Much of the attention has centered on a gulf in the labor market. Companies continue to seek workers with college degrees. But in California, 8 million workers between ages 24 to 62 ended their studies in high school. To close that gap, some advocate more emphasis on certificates and other types of credentials that show a worker’s specific skills.
“We should focus on what an employee can do, not just their background or pedigree or educational attainment,” said David Marsh, who manages the Rework America Task Force at the Markle Foundation.
Others fear that deemphasizing degrees could exacerbate inequality.
“You end up stratifying your workforce,” said Lande Ajose, executive director of California Competes, a higher-education advocacy group. “You end up with people who have wealth or privilege who continue to get four-year degrees, and everyone else ends up with some kind of degree that is less than that.”
Education is usually seen as an issue for young people. But in a recent facilities maintenance class at InTech, the students ranged from early the 20s to mid-50s, showing how mid-career workers also need places to learn.
“It’s a really vexing problem — what do you do with that existing workforce where the occupations that are in demand are changing all around them?” said Kish Rajan, former leader of the Governor’s Office of Business and Economic Development. “They’re going to need new training, new skill-set development to be competitive.”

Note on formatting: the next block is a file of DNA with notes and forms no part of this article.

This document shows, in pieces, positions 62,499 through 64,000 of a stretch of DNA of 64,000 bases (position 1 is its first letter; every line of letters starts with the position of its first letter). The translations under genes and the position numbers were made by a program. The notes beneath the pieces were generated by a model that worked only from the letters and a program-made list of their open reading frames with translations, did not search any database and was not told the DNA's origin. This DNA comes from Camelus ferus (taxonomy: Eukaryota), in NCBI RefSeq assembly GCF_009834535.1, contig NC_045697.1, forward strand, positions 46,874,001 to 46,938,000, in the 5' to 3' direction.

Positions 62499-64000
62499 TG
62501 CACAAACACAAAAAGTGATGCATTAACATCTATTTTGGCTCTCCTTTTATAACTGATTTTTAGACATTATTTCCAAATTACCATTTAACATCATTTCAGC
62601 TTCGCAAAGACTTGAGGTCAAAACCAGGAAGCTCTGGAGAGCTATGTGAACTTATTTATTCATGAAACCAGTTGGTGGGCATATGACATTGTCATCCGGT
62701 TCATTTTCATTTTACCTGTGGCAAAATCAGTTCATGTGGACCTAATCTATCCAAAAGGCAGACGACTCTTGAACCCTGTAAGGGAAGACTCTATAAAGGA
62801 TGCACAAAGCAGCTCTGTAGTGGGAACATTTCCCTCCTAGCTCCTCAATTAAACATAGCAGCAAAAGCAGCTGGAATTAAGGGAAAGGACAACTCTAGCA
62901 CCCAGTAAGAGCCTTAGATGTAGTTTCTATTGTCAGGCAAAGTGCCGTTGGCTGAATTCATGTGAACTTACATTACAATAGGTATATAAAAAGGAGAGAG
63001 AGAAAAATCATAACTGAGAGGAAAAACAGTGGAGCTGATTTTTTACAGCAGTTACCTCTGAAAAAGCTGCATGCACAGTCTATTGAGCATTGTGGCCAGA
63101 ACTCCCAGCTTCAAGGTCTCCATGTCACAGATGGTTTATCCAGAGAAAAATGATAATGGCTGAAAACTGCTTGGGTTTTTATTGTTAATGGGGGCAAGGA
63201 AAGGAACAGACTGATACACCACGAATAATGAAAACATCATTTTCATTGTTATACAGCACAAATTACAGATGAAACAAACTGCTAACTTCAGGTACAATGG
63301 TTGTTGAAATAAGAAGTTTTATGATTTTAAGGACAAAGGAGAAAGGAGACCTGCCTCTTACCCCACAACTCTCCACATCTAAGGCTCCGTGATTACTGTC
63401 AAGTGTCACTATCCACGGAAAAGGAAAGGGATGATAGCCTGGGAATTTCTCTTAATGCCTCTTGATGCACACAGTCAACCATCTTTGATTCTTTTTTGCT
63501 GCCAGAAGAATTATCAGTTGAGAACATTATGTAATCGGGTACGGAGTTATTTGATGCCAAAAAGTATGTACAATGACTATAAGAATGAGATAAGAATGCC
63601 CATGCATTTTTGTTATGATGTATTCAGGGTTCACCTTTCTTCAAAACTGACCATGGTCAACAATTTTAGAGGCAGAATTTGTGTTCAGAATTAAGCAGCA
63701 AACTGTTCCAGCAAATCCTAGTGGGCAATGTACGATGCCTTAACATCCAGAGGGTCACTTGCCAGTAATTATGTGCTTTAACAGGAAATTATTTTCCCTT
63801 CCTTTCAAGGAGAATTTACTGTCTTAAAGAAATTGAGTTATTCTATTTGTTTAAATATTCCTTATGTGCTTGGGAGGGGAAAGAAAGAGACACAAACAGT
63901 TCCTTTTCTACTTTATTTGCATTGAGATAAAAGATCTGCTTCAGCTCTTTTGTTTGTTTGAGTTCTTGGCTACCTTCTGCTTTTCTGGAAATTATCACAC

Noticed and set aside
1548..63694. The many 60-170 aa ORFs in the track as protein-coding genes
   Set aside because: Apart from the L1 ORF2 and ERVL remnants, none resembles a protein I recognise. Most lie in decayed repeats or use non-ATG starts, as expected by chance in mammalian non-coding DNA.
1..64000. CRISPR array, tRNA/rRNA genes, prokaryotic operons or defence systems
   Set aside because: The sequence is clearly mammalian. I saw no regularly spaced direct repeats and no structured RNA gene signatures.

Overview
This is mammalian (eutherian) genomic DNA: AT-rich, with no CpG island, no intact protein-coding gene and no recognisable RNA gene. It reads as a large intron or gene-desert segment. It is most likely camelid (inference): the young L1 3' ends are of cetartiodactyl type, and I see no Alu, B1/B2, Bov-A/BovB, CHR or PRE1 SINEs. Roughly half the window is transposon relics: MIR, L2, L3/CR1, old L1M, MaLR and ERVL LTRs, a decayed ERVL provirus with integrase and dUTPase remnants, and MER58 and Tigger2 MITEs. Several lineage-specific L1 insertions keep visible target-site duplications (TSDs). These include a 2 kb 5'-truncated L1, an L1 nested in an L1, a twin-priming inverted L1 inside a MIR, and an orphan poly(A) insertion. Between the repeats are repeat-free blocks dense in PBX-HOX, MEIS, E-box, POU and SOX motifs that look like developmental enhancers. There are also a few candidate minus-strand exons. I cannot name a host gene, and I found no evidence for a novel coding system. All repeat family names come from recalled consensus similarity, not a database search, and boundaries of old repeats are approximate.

Chris McGarry, chief administrative officer of the Save Mart grocery company, said his business has never considered technology as a means to “strip out labor.”
But he does envision redeploying those who work at cash registers and in stockrooms, where technology can help trim costs, to positions that interact with customers, which he considers a necessity to compete with online retailers like Amazon.com.
For the United Food and Commercial Workers Union, which represents grocery clerks, that means figuring out a way to move cashiers to other parts of stores, such as butcher counters and prepared-food sections. The union is looking to apprenticeships, which have long been favored by construction and firefighters unions, as a training pipeline; a new law will expand apprenticeship to fields such as health care, retail and cannabis.
The prospect of radical changes to work — a new robot-driven industrial revolution — has led to equally broad solutions being bandied about. Among the boldest is universal basic income. The concept, a fixed income for every adult with no strings attached, has been pitched as an answer to an automated future. Stockton’s millennial mayor, Michael Tubbs, this year planned a pilot program to give $500 a month to a select group of residents.
The proposal has been especially embraced in Silicon Valley tech circles, reflecting uneasiness over how their innovations may affect workers.
“There’s a surprising amount of circumspection, at the very least,” said Brian Brennan, senior vice president with the Silicon Valley Leadership Group.
The proposal inspires fierce critiques over its anticipated costs and manages to unite frequent foes in opposition.